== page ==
Ways to get involved

Launching points for our comprehensive response. Updated on an ongoing basis.

Around the Kitchen Table

Confronting racism in our homes, hearts
An opportunity to confront racism in our own homes and hearts through conversation, prayer, listening and reflection. Sign up to receive the resource.

Books, podcasts, videos, news articles

Resources for white people, parents
Please view this resource for white people and parents. If you haven’t engaged in anti-racism work in the past, this is an invitation to start. 

Yard signs state our church's commitment

Bravely works toward a whole and just world
Covenant yard signs stating our church's commitment to a whole and just world are now available . Details here.

21-Day Racial Equity Habit Building Challenge

Creating effective social justice habits 

Sometimes the hardest part is just getting started. The good news is, there’s an abundance of resources just waiting to empower you. This plan includes suggestions for readings, podcasts, videos and observations.
Dr. Eddie Moore, Jr. is the leader of America & MOORE, LLC, providing comprehensive diversity, privilege and leadership trainings and workshops.
For 21 days, do one action to further your understanding of power, privilege, supremacy, oppression, and equity. Click here to begin.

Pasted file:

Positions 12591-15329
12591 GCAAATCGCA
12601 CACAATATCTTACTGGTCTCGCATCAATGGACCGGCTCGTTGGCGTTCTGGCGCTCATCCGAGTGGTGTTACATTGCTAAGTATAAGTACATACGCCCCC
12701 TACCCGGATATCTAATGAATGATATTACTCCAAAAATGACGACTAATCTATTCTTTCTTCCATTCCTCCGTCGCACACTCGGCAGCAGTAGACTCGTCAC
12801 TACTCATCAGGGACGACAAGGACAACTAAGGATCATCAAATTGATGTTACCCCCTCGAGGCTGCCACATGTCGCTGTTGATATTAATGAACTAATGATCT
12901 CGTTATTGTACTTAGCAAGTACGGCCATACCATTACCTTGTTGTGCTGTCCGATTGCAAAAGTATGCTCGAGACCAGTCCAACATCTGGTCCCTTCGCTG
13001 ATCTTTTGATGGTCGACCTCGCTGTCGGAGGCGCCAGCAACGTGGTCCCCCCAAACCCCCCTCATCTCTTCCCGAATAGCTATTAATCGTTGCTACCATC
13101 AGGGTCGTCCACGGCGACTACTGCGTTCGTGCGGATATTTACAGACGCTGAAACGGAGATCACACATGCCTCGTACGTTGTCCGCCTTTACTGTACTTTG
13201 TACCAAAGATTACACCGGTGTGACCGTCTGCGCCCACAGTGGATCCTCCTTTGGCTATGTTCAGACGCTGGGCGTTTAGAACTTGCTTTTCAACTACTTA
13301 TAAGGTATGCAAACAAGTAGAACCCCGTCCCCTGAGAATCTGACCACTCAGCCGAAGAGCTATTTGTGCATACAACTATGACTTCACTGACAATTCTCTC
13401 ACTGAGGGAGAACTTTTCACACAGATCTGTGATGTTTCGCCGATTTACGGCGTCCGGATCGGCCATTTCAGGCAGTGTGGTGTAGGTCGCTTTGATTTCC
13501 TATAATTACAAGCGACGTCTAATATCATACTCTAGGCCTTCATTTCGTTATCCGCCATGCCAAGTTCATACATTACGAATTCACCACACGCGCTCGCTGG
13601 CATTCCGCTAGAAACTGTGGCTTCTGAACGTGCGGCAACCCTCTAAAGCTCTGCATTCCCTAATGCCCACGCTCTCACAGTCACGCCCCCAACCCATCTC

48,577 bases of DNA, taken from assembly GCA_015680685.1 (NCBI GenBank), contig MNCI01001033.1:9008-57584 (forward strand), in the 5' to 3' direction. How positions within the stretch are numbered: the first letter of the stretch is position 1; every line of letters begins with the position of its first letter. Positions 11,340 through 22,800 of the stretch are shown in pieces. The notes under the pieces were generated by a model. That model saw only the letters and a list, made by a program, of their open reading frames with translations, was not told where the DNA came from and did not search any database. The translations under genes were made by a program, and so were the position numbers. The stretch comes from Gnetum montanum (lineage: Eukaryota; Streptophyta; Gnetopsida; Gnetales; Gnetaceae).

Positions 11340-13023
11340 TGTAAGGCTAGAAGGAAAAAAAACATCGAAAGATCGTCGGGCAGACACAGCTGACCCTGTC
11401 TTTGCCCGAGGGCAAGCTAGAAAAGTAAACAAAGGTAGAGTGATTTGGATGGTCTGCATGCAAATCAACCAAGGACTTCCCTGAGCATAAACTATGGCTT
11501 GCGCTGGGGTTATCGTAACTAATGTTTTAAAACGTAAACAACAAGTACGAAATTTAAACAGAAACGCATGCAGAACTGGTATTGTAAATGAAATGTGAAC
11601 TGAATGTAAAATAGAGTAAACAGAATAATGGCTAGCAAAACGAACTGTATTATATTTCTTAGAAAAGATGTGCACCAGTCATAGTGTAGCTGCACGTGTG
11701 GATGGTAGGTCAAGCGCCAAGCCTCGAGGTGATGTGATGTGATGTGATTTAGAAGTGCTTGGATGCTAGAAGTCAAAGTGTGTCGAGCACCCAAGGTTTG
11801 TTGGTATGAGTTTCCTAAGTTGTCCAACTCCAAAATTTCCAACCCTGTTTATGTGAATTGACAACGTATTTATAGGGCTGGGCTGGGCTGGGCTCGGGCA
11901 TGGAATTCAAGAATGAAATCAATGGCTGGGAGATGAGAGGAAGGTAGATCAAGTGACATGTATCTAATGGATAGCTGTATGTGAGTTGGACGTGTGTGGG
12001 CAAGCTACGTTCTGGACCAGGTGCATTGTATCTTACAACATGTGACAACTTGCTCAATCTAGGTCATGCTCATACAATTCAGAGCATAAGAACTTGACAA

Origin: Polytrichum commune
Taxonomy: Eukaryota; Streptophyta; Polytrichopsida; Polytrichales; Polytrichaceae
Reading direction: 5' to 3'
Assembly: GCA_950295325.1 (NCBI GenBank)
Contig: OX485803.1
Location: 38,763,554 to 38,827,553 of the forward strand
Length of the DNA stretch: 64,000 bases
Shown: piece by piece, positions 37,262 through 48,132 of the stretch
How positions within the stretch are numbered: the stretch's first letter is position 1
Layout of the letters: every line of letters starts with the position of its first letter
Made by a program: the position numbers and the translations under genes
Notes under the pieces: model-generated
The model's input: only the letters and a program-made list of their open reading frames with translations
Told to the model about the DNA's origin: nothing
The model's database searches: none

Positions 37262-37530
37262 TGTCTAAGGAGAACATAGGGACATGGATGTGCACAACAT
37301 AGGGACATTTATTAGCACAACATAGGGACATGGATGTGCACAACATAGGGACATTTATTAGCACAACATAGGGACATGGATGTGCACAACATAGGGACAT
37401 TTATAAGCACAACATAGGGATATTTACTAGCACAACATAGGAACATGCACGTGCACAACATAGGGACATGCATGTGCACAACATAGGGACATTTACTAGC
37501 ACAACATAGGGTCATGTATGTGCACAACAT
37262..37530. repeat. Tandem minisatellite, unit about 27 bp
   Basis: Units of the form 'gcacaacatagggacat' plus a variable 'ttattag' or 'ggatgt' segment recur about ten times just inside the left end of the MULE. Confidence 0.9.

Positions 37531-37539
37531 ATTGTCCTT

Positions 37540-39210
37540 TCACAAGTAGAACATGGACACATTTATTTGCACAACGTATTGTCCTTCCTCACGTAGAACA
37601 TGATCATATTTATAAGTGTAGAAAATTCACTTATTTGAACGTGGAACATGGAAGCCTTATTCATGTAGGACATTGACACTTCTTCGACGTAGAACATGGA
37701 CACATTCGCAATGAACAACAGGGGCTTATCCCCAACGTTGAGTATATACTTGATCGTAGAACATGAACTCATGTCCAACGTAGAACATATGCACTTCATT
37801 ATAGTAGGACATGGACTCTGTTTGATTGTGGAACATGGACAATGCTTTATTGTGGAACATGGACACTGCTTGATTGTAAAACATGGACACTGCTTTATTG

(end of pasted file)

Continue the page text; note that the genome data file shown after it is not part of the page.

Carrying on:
initiatives already underway

Projects supported by For a Whole Community campaign

Responding to Affordable Housing Crisis

The first residents have moved into Mezzanine on Freedom, an affordable housing community supported by a $2 million investment from our congregation. A Covenant leadership team is developing a blueprint to guide ongoing outreach for many years into the future.

Julia Watkins, one of our pastoral residents, will move into an apartment on June 10 and hopes to play a role in organizing community dinners and perhaps a neighborhood vegetable garden. 

diverse classrooms boost learning for all students

Now in its third year, the Child Development Center is founded on the belief that racially diverse classrooms boost learning and lead to improved critical thinking and problem-solving skills.

The church recently met a major milestone by fully funding the $2 million scholarship endowment. This means our program will be able to support, in perpetuity, families of diverse economic backgrounds. Depending on need, a family can get 10 to 40 percent of the costs covered by an endowed scholarship.